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After a brief period of independence between the two World Wars, Latvia was annexed by the USSR in 1940. It reestablished its independence in 1991 following the breakup of the Soviet Union. Although the last Russian troops left in 1994, the status of the Russian minority (some 30% of the population) remains of concern to Moscow. Latvia continues to revamp its economy for eventual integration into various Western European political and economic institutions.
Update No: 265 - (28/01/03)
Problems on entry to the West
The Latvians have been put on the fast lane to join NATO and the EU, much to their relief after years of being deemed suspect and rife with corruption and crime, of which there is indeed, an abundance. Latvia is a natural for NATO, less so for the EU. Yet it is on track to join both, and in 2004.
The corruption and crime are anachronistic phenomena, which need not prevent NATO membership. Latvia is not supplying arms to Saddam Hussein after all, unlike Serbia and Bosnia.
But they are an impediment to EU membership. Who needs a nation of gangsters and 'the bent,' to join up with?
Yet the Latvians are not that at all. The geographical situation of the country is in one sense unfortunate. It is the natural and obvious route for land-locked Russia to the West, hence for legions of gangsters and like-minded traffickers in nefariousness.
The Latvians, however, are reacting strongly against them. Their Protestant sense of public morality has been outraged. They just need to be accepted within the various Western structures for it to be de rigueur to avoid crooks and the like.
The Latvian economy is doing well. In fact it has been doing so for some time. The statistics for nine months of 2002, the latest available, show GDP rising by 5.4%. This no-bust growth was fuelled by an upsurge in trade of no less than 11.8%. In the third quarter GDP growth actually surged by 7.4%, while trade soared by 17% on an annual basis.
Clearly Latvia's location as the natural entrepot for Russia, the Hong Kong of the North, is paying off handsomely. Ventspils takes a major share of Russian oil going westwards. If only the criminals can be kept at bay, the republic's future looks rosy.
Latvian agriculture ministry urges government to save sugar industry
The Ministry of Agriculture is calling on the government to review a draft that has been prepared for options to resolve the problems of the sugar industry in order to avert the collapse of the domestic sugar industry, Latvian Radio has reported. The Ministry of Agriculture is offering six possible options for a resolution: buying sugar at intervention prices; partial compensation for sugar prices; the introduction of a sugar tax; paying subsidies to sugar factories; subsidies for sugar-beet growers; or increasing the import duty on sugar and products containing sugar.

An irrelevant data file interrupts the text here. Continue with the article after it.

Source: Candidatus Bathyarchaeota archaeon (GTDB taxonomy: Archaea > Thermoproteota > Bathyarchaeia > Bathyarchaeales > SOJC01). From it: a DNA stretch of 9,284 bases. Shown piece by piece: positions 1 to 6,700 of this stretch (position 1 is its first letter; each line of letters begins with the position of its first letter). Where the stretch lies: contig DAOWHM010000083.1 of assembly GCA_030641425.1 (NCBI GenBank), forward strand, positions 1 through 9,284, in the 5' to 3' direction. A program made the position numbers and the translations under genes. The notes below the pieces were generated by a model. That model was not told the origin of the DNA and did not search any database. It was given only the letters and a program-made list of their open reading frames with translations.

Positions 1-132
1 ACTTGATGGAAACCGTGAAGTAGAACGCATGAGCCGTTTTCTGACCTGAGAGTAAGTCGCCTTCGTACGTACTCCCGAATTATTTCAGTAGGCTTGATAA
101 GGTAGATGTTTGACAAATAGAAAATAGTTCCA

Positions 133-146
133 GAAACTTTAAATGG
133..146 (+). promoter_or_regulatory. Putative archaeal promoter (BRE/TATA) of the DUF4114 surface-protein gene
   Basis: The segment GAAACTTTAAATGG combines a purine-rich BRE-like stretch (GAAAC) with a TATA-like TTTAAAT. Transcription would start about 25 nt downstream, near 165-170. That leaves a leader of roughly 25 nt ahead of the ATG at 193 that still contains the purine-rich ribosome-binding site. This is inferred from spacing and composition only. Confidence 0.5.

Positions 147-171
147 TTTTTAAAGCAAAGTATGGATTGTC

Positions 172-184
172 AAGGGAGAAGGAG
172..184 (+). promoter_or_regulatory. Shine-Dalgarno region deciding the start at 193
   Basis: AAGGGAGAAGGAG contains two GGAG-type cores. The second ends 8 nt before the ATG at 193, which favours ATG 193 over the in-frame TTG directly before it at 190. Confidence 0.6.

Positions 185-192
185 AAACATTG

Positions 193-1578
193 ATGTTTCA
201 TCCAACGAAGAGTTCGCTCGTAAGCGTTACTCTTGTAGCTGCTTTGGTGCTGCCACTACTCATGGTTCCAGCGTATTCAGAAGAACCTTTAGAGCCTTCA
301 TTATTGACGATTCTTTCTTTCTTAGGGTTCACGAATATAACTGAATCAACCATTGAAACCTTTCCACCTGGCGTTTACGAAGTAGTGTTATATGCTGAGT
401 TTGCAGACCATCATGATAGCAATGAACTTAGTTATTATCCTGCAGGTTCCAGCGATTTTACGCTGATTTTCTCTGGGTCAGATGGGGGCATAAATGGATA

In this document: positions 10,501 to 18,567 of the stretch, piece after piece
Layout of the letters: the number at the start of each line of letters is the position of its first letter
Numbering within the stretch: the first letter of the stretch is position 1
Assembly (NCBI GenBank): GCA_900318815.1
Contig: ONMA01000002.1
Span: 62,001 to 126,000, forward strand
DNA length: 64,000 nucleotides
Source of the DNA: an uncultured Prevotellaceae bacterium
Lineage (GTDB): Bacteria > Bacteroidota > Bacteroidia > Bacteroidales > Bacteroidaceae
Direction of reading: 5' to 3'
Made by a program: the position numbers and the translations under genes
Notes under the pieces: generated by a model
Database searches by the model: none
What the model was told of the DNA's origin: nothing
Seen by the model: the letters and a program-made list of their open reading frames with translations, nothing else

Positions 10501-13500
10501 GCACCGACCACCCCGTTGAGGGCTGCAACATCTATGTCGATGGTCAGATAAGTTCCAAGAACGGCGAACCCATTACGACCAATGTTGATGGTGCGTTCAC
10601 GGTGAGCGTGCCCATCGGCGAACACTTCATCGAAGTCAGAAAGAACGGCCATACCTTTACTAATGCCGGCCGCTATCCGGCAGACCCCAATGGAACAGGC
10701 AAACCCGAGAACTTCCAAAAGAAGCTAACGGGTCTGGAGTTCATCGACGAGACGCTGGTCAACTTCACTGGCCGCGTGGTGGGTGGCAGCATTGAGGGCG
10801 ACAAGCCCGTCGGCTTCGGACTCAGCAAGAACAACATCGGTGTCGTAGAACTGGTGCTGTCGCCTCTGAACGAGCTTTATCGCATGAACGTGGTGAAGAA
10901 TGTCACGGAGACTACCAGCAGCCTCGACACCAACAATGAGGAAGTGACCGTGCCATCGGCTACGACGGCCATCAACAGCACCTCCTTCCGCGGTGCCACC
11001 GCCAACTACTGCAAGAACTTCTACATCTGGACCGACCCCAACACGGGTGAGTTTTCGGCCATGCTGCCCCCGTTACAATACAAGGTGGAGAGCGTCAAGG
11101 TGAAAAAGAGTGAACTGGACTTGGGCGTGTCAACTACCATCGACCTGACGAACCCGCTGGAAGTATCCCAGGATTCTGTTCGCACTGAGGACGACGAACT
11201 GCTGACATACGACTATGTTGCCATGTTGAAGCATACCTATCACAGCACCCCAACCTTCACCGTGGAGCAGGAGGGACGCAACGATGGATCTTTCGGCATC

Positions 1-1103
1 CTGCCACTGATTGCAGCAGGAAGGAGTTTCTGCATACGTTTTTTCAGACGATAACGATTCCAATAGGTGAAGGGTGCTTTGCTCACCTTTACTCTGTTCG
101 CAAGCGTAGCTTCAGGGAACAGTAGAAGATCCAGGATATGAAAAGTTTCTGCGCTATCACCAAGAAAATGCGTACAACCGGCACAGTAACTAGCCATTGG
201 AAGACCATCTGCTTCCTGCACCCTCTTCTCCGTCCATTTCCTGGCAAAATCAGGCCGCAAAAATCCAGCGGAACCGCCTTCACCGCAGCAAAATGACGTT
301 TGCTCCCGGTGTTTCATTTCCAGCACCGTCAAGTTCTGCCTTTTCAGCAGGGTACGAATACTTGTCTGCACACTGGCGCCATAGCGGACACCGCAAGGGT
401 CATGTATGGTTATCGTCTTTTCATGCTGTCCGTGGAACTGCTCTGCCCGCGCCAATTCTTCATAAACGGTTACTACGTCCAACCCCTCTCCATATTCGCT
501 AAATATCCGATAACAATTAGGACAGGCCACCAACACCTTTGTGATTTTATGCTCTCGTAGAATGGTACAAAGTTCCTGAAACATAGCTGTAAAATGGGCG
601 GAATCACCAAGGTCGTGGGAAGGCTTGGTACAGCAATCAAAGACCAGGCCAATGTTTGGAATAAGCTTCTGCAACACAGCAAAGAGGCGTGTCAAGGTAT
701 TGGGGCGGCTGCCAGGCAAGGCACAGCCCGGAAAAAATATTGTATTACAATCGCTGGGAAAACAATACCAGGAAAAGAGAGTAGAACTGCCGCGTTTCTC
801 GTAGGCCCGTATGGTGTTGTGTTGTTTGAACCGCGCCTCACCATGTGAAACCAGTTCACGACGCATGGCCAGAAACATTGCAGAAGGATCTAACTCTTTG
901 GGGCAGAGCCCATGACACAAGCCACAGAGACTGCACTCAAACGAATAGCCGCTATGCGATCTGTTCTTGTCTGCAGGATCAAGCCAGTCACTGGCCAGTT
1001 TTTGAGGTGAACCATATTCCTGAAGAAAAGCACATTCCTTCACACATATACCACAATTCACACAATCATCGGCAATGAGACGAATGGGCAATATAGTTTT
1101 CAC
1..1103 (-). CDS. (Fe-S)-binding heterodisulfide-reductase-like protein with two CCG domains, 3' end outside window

The chairman of the board of the Laima & Staburadze joint-stock company [Latvia's main confectionery producer], Juris Jonaitis said: "For six years now, in fact, Latvia has been doing everything to see that confectionery manufacturing in Latvia cannot survive. On the average, comparing ourselves with the manufacturer in Estonia, Kalev, for example, every year we are losing at least a million US dollars. All the action you see and hear from our side is - I can't help saying it - I think it's the last stage of desperation."
Latvia's only icebreaker works flat out to keep Riga port open
Ice caused by the low temperatures has covered Riga Bay. Scientists reckon the Baltic Sea may also freeze over completely, Radio Mayak has reported. Latvia's only icebreaker, the Varma, is working round the clock.
The Radio correspondent Yelena Kachayeva reported from Riga: Finnish marine research specialists reckon that ice caused by the severe frosts may cover the entire Baltic Sea. The last time this happened was in 1948, the scientists recall. The Finns base their prediction on the fact that, in a normal winter, ice covers about 200,000 sq.km. of the Baltic. This figure had already been exceeded by the start of 2003 - 370,000 sq.km. are currently frozen over
The Gulf of Bothnia and the Gulf of Finland are almost completely covered in ice. Icebreakers are already opening up routes for ships, but in the low temperatures these narrow paths freeze over again within a few hours.
However, Latvian specialists are in no hurry to sound the alarm. The head of the environmental protection department said that the likelihood that the sea would freeze over completely is not great. According to the executive director of the Latvian Ports Association, Anton Viktoris, Latvia can only benefit from the present freezing weather. The majority of Finnish and Russian ports in the Baltic are paralysed, while Ventspils and Liepaja ports, for example, are still working in winter conditions. However, most small ports are at a standstill. Keeping them clear of ice is not regarded as an economic proposition.
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